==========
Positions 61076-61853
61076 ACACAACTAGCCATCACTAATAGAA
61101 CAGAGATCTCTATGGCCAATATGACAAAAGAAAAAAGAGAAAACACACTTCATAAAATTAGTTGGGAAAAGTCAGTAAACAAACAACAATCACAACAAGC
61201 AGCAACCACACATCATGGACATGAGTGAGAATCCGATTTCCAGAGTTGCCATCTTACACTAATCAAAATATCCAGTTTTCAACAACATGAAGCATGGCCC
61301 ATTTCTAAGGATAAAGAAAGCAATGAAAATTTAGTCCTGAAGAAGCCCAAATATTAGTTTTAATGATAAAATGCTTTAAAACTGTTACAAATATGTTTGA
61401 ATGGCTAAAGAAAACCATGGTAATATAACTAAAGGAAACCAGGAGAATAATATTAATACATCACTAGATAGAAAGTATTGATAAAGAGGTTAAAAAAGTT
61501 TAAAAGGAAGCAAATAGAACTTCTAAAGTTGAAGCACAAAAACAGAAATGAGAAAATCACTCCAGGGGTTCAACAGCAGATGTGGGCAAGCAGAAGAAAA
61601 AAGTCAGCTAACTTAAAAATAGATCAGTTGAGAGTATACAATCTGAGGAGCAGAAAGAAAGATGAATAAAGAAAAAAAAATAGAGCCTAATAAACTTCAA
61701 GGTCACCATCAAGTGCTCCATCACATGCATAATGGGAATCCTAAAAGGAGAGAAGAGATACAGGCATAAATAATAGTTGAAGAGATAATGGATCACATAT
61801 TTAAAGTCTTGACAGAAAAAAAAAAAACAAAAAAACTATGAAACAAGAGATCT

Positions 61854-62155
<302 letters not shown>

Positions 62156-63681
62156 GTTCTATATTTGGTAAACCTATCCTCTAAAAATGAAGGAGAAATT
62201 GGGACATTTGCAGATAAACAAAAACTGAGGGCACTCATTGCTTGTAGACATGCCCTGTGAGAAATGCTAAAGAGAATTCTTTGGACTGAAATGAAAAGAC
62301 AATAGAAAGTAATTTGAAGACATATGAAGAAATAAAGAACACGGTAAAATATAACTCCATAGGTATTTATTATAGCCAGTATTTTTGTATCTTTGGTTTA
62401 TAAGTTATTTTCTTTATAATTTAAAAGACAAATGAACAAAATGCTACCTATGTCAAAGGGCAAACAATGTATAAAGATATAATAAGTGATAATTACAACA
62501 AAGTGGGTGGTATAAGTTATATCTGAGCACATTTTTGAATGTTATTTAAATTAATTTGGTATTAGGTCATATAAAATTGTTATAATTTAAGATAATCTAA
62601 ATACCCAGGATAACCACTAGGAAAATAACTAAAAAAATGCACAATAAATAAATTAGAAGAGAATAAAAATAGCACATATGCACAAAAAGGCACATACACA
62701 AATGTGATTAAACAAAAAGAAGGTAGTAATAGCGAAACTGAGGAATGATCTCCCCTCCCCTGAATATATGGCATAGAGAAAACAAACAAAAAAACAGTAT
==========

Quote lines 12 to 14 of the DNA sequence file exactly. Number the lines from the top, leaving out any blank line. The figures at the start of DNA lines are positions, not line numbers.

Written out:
<302 letters not shown>

Positions 62156-63681
62156 GTTCTATATTTGGTAAACCTATCCTCTAAAAATGAAGGAGAAATT